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EP. REVIEW: Wave, Listen to Me!


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John Thacker
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PostPosted: Sun May 17, 2020 5:27 pm Reply with quote
What made this episode work is that the mutton was specifically mentioned in a previous episode as a gift from her parents in a different year. Despite that, I forgot about it at first and only thought of it when I was thinking of ways that it wouldn't be a murder.
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Panino Manino



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PostPosted: Mon May 18, 2020 1:00 pm Reply with quote
This episode works better when you don't know what really happened before it's revealed (you didn't read the manga).
You heard that "noir detective" monologue at Mizuho's apartment and may be fooled that something serious really happened, or at least that it wasn't Minare's fault.
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Panino Manino



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PostPosted: Mon May 25, 2020 5:23 pm Reply with quote
#8
I know how risk is to comment about this but... I don't really agree that Wave (or Minare) is "homophobic".

I understand, "oh, look at this mangaka using this tired trope".
I get that, but still...
I think it's not that Takarada is a "that type of gay", he is just "that type of person". The series didn't said explicitly "gays are like that", it's just him. It's annoying but I still don't agree that you can't joke about this, not when ther's people that are still not convinced that Nakahara is really, in fact, a nice guy and still accuses him of trying to touch Minare's but (he didn't).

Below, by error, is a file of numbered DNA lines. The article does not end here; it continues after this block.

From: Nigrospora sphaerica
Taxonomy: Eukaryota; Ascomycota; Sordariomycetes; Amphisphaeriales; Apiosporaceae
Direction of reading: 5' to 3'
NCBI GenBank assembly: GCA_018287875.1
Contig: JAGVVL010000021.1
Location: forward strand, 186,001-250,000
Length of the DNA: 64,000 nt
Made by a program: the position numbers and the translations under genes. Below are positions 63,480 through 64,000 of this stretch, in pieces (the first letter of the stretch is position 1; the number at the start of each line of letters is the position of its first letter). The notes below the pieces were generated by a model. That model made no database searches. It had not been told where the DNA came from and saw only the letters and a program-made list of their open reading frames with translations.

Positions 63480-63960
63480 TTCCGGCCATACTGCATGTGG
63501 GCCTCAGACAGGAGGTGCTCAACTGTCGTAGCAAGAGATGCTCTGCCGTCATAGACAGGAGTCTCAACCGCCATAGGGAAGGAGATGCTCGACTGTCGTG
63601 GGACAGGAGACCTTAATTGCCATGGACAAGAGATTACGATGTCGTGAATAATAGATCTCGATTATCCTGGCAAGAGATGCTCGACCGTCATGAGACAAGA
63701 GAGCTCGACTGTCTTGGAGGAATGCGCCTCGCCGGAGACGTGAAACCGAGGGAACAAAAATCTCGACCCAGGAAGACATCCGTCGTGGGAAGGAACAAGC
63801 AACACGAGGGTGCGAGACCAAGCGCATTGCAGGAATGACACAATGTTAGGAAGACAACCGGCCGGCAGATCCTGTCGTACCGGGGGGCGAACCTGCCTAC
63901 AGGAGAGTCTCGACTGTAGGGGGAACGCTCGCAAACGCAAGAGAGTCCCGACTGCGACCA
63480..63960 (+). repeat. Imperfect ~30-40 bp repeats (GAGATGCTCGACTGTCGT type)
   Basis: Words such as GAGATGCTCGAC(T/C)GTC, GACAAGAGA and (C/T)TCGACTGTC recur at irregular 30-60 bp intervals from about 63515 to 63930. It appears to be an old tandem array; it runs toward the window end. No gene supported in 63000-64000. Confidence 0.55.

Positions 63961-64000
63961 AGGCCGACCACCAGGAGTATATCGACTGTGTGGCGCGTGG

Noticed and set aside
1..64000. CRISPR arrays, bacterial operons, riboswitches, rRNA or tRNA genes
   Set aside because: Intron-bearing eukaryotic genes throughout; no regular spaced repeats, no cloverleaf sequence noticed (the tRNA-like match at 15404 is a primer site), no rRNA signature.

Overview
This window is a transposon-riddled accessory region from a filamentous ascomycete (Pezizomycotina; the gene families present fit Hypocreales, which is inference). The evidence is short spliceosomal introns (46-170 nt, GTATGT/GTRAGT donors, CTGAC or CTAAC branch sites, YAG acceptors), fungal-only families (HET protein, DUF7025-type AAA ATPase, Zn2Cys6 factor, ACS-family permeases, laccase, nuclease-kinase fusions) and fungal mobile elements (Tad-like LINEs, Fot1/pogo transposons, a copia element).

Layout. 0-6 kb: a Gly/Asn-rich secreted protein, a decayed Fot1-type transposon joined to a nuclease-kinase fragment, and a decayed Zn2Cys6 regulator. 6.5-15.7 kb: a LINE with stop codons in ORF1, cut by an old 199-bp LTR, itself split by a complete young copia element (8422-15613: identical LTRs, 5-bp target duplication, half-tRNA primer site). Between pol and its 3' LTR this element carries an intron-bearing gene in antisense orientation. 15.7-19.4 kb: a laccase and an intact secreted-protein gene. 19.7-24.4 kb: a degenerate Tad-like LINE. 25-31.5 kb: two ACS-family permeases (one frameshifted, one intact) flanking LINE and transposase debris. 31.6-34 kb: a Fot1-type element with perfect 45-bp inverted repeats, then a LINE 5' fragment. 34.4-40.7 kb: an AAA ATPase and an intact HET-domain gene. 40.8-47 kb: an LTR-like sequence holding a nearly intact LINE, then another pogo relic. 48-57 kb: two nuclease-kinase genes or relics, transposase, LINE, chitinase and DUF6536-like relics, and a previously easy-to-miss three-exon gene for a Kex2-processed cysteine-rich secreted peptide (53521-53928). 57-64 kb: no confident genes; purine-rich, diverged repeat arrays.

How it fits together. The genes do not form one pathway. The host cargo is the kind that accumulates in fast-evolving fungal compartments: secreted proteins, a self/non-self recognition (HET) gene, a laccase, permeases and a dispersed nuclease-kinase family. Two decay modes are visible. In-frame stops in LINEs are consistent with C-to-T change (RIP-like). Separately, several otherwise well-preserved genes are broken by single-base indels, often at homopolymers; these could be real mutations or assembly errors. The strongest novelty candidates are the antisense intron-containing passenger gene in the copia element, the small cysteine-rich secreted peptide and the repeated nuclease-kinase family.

And about Minare herself, it's very clear that she will uses anything when badmouthing and blaming others.

Like I said, it's risk for me to give this opinion, but I want to read what others have to see about this.
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vonPeterhof



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PostPosted: Mon May 25, 2020 5:48 pm Reply with quote
Quote:
Aside from recapping the events of Wave's first episode, which we've finally caught up to, there's one more sequence worth discussing in “I Can't Tell You Over the Phone”, a flashback of sorts to a meeting between a young Kanetsugu and the elusive Sissel Komei, who has returned from her overseas work with a passion for working in radio. The scene is decidedly abstract in how it is directed, using post-modern techniques like a sepia tone and dialogue intertitles that establish a much more somber tone than what the rest of Wave usually goes for. She went and saw Monty Python on Kanetsugu's recommendation, and while she got what made them so popular, she's less interested in comedy that makes fun of easy targets; Sissel would much rather establish a brand that draws laughter from jokes reflected back on oneself.

If that philosophy, not to mention her striking resemblance to Minare, wasn't enough to sell the feeling that has drawn Sato Kanetsugu to his new protégé in the present day, Sissel declares that, if she were ever to have a child, she would name them after the word that means “To make laugh”, which is written as 笑わせる. This would normally be romanized as “warawaseru”, though an alternative reading can give you the katakana spelling of ミナレ. “Minare”.